The Broadcaster & The Writer in America
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Stephen Colbert returned to the airwaves on September 8th. Stephen Colbert is a broadcaster. David Letterman was a broadcaster. There are great journalists who have also learned what it means to be a broadcaster and be a host. (Think about Jorge Ramos interviewing Carlos Salinas de Gortari or Edward R. Murrow’s dispatches from London, let alone Hemingway’s or Gabriel Garcia Marquez’s respective careers in journalism. (Hemingway’s take on Mussolini remains a favorite.))
But Colbert and Letterman aren’t “writers,” per se, and it’s slightly surreal that this ends up being the obvious point that needs to be reemphasized. (When Salman Rushdie was recently describing how he ended up getting to the point of writing a song for U2 to Jimmy Fallon, Jimmy Fallon said, “That’s so deep, man.” Thanks, Jimmy.)
But in lieu of the (perhaps particularly American? (Despite publishing statistics?) Partially Italian? A little bit Brazilian?) anxiety that looks at the world and comes to the conclusion that — as Lee Siegel did — the news has overtaken literature (which I’ve written about previously) or that Joyce would be working at Google were he alive today (let alone the now years-old, multi-tentacled fretting that’s marked Tim Parks’s writing about writing (though my inner editor is tempted to dismiss this as being my version of something like this), it’s worth considering two things — what it means to be a “broadcaster,” and what writers have done in considering what it means to be a broadcaster, and how — in articulating what it means to be a broadcaster today (think of this twinned with this) — we can appreciate what it means to be a writer today (and vice versa.)
In “Host,” David Foster Wallace described a man whose eyes off-air “are usually flat and unhappy” and “alight … with passionate conviction” once they return to broadcast, and how — once on air — we’re dealing with an emotional landscape that trades in “anger, outrage, indignation, fear, despair, disgust, contempt, and a certain kind of apocalyptic glee” created by a man who “has one on-air job, and that is to be stimulating.”
In “E Unibus Pluram,” he writes about how “the result is that a majority of fiction writers, born watchers, tend to dislike being objects of people’s attention”; that — “if we want to know what American normality is, we can watch television”; and that — unfortunately — “we receive unconscious reinforcement of the deep thesis that the most significant quality of truly alive persons is watchableness, and that genuine human worth is not just identical with but rooted in the phenomenon of watching.”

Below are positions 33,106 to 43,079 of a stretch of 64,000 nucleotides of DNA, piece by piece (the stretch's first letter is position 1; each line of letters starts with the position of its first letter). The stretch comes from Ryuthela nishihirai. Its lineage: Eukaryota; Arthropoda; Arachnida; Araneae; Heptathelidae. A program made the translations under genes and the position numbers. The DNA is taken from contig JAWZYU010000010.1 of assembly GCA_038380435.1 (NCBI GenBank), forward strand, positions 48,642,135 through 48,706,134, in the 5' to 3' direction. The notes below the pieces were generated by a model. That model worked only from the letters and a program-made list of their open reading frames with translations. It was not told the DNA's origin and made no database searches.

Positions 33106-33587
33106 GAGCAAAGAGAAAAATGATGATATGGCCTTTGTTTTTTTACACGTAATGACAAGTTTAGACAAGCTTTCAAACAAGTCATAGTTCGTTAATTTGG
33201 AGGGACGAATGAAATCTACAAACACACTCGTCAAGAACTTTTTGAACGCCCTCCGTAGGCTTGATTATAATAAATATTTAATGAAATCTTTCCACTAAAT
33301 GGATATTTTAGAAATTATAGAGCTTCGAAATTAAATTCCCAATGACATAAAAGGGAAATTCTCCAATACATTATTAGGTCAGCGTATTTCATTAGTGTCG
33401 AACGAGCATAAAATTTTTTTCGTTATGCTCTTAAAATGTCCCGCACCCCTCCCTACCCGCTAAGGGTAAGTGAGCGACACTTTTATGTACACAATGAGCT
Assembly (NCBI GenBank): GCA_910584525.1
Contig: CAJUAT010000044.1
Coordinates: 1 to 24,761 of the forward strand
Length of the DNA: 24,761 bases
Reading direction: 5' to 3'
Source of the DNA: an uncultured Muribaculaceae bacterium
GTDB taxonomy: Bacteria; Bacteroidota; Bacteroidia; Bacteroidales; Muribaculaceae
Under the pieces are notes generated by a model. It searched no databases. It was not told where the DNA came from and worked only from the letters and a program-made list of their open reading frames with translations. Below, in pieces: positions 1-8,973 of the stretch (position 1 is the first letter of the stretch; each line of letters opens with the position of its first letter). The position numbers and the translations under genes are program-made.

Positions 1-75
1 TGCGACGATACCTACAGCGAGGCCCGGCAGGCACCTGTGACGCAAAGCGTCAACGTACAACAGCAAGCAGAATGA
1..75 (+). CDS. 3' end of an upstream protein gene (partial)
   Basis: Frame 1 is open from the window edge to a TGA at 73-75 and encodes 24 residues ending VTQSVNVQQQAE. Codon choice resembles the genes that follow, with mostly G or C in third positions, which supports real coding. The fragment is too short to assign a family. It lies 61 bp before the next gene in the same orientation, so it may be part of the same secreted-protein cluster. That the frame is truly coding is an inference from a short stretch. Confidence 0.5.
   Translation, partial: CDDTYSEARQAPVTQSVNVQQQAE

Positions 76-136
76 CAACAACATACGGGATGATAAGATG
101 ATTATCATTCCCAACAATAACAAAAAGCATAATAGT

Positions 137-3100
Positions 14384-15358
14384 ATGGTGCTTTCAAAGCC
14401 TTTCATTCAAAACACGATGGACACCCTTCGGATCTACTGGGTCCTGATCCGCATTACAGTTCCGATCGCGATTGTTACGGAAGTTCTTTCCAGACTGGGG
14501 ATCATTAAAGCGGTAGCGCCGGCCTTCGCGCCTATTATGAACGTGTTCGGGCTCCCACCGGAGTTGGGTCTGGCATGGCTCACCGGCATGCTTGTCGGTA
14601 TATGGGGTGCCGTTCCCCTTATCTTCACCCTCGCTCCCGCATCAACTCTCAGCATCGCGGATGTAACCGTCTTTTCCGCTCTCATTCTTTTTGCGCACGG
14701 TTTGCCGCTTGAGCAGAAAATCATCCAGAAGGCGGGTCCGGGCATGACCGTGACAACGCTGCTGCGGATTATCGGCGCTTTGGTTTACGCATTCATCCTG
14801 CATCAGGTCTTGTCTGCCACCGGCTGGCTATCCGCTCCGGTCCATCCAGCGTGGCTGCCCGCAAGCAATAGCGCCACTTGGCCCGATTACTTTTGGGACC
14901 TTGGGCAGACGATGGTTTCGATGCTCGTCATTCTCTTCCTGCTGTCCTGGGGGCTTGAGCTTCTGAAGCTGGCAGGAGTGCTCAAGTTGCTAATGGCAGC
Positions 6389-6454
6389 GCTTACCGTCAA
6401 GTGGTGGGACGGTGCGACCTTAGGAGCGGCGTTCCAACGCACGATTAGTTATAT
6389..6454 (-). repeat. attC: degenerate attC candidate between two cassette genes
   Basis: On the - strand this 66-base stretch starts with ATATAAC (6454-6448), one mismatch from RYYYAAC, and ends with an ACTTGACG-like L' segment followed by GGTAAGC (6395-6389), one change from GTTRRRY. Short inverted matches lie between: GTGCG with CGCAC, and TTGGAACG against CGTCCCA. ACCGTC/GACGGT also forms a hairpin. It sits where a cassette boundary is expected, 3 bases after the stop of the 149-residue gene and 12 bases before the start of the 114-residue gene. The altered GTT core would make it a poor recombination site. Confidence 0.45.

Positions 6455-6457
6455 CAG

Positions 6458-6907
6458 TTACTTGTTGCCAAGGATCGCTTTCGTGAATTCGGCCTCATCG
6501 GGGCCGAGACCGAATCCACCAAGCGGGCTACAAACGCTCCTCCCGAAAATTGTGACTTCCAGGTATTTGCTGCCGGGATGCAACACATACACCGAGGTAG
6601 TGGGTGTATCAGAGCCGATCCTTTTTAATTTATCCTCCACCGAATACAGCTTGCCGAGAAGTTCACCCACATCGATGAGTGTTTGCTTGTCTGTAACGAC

In “My Appearance,” David Letterman is invoked as a force of nature, whereas — per the narrator in the story — “The man has freckles. He used to be a local weatherman. He’s witty. So am I.”
Now what do those three pieces tell us? (That we should read more Barthelme, for one? Or take a tour through David Carr’s archives? (And why did he have to go?)) And what has changed since DFW articulated some of what he articulated? Well — for one — Tahrir Square arrived like the imagistic inverse of a monk burning outside the Pentagon during the Vietnam War and spread hope with quick, quick dispatch across the globe. American satire moved to punch a hole in the political class and the political class tried to re-appropriate satire’s voice (which means that the next logical step is probably something like this.) Roxane Gay arrived. Ta-Nehisi Coates arrived. Twitter went from being a curiosity to a way to be a little bit faster than traditional news wires to a way to organize protests and demonstrations (Occupy Wall Street, Gezi, Hong Kong, Black Lives Matter, Bring Back Our Girls, Je Suis Charlie, et al.) to a way for others to become famous in those contexts to a way to relentlessly harass women for years to a way to humiliate lives because of a single bad joke to ways to transmit and care for refugees fleeing across multiple countries, fleeing fast and far from Bashar al-Assad, Daesch, and others burning a whole country to the ground. (Small wonder that the NSA sees the potential of such power in aspiring to have a handle on such an excess of digital information.)